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Midlands Voices: Data on the scale of the climate crisis — and the need to move quickly
Midlands Voices

Midlands Voices: Data on the scale of the climate crisis — and the need to move quickly

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We have entered the climate-change pledge season once again. The president of the United States has pledged to cut United States’ emissions of greenhouse gases by half compared to 2005 levels by the end of 2030. The good news is that we now have a president who knows something about climate science and is conscious enough of their effects to advance a plan that may reduce them significantly. With Joe Biden, climate-wise, the United States is back in the game.

The other news is that a pledge isn’t realization reality — not yet, at any rate. And the extremely bad news is that China eclipsed United States’ emissions in 2014, and kept on running, doubling them by 2020. You read that correctly: China added enough greenhouse gases to create a whole new country that spews more effluent than any other in six years, as the United States and the European Union’s effluent was slowly falling. This was occurring as China also was becoming the world’s largest producer and exporter of wind turbines and solar panels. China also remains the world’s largest user of coal (the dirtiest of fossil fuels). It isn’t alone. The World Energy Agency projects that annual use of coal will increase 4.5% in 2021.

Even with China’s prodigious appetite for fossil fuels, the United States still uses much more per capita. The Chinese used 10.1 tons of greenhouse gases per person in 2019, as U.S. citizens used 17.6 tons per capita. The European Union used 7.4 tons per capita, and India 2.5. What ought to be obvious from such numbers is that no one is going to win any kind of climate-change battle against greenhouse gases without China’s full-throated cooperation.

The same goes for many other countries that we have not even mentioned yet: Bangladesh, Australia, Japan, Canada, Russia, India, Indonesia, all of Africa. Some of these countries have sizable populations (India: 1.3 billion; Indonesia, 320 million; Bangladesh, 160 million; Nigeria, 140 million).

Many of these people live in the tropics, with hot, humid summers, where air conditioning would be very nice, but at present is an unaffordable luxury. Anyone who has lived through a New Delhi pre-monsoon summer knows what I mean. To reduce worldwide emissions, are we, in Nebraska, going to give up our summer air conditioning, or are all of us going to find new ways to supply electricity from renewable resources, such as sun and wind, rather than dirty coal? Our utility, OPPD, is already moving off of coal and into sun and wind, to a limited extent.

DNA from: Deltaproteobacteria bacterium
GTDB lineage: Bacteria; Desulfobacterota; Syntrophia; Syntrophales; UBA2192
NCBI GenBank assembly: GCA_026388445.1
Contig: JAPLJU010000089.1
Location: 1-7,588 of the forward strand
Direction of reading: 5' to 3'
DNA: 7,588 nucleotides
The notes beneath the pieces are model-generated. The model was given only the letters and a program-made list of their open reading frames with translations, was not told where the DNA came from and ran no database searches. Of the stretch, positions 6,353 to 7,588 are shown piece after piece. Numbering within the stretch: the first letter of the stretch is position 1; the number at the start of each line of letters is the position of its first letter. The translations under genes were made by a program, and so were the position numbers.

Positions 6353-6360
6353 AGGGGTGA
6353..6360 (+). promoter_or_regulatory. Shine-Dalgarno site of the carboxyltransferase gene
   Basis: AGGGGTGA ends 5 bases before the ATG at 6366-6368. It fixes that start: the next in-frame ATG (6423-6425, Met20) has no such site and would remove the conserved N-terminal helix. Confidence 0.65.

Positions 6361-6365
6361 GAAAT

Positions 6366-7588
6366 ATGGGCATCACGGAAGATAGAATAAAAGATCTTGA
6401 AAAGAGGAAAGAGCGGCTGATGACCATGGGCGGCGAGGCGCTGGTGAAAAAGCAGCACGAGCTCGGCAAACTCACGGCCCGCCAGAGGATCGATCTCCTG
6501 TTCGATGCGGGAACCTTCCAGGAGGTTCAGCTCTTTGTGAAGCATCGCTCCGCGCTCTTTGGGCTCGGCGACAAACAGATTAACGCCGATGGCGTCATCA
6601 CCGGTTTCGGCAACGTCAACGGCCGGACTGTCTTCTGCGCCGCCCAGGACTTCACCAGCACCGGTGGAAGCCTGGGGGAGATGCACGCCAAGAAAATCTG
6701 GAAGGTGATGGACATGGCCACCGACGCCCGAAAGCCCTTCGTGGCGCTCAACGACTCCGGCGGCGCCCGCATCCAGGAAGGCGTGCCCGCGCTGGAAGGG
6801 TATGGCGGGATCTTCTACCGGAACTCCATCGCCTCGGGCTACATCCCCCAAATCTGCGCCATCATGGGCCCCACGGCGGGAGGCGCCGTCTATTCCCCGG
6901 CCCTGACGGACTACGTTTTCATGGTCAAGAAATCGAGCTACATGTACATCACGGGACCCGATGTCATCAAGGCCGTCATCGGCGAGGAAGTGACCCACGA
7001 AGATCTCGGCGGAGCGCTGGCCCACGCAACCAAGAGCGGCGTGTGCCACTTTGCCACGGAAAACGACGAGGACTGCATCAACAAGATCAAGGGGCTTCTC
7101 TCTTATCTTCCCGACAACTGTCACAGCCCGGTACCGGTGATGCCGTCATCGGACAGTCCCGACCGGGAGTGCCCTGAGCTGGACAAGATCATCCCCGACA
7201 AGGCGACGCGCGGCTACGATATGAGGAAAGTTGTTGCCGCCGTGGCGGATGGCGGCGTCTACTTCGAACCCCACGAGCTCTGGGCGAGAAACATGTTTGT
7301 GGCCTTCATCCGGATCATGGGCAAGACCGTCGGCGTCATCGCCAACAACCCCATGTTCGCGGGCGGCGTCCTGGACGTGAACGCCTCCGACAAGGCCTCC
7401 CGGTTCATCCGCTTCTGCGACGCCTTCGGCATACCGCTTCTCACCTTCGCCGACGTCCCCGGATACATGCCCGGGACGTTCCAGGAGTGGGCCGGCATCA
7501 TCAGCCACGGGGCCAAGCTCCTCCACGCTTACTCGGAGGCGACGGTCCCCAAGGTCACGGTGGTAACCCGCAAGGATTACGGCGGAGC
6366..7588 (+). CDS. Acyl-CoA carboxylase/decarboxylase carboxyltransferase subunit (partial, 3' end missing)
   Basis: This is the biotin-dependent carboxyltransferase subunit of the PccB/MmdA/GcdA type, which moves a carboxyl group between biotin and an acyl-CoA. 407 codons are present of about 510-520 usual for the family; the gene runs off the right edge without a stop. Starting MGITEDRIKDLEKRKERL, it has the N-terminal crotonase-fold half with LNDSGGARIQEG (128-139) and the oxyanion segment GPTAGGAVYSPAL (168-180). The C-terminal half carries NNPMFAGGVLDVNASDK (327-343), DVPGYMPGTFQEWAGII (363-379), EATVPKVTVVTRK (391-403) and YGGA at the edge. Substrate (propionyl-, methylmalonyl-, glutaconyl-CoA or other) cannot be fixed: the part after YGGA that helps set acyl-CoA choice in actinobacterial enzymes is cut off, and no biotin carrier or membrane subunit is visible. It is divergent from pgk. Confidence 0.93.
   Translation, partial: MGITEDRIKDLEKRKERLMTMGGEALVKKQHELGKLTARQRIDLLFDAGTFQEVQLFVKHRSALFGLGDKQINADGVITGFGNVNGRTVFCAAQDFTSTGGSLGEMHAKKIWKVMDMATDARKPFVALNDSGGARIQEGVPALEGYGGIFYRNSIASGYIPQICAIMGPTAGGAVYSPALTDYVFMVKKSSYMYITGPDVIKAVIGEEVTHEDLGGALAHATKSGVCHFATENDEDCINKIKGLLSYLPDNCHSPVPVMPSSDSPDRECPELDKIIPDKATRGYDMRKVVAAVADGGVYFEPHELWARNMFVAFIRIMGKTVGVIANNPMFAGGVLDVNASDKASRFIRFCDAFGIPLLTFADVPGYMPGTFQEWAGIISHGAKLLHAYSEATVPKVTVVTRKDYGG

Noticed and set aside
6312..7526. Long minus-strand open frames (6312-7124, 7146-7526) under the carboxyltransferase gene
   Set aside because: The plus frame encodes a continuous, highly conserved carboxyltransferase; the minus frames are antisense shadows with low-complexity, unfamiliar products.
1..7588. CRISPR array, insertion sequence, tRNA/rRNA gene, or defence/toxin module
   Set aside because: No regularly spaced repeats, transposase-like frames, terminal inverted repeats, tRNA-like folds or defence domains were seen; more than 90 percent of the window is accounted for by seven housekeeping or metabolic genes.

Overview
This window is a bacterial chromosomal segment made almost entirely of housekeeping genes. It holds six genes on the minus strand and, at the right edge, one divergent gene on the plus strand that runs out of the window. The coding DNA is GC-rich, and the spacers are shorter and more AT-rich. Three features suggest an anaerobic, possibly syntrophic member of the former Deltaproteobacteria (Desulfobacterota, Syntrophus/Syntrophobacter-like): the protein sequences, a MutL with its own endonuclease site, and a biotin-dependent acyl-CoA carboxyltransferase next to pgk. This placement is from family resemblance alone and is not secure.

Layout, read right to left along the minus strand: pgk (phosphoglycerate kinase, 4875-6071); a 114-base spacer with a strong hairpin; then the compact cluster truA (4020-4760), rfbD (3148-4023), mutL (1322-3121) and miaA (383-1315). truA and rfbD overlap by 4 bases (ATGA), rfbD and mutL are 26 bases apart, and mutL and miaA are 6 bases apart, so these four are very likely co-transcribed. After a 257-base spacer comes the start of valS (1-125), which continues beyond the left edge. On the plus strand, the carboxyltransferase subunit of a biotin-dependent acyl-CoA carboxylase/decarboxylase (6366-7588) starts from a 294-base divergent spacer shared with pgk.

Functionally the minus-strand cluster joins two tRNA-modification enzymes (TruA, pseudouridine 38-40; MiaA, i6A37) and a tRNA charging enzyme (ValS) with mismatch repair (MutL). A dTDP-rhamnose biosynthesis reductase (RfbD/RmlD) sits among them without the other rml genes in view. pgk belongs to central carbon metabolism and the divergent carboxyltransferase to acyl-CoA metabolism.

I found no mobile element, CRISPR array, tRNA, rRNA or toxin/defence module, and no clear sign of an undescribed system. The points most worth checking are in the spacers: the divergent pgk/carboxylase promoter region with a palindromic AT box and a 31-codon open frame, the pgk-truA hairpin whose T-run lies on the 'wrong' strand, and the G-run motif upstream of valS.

Back to President Biden’s pledge: More than half of our new cars, trucks and SUVs would have to be powered by electricity. Whenever you see that magic wand, ask where the electricity comes from. We do not yet have enough electric power produced by wind and solar power to make a dent in demand if oil-based gasoline is eliminated. To do that enormously good deed, we will need new infrastructure, probably at least partially funded by Uncle Sam.

The United States already has shed 21% of its greenhouse-gas emissions since 2005. Hooray for us, before we realize that one-third of that is due to the COVID-19 pandemic. Now, friends, a show of hands: How many of us would favor 570,000 agonizing deaths in 16 months to help meet our pledged greenhouse-gas emissions? Surely, we can find a less painful way to do this. All of us need to have more than a serious conversation. We need solid results — quickly.

Bruce E. Johansen is Frederick W. Kayser University Research Professor, emeritus, at the University of Nebraska at Omaha. He is the author of “Climate Change: An Encyclopedia of Science, Society, and Solutions” and other books on the climate crisis.

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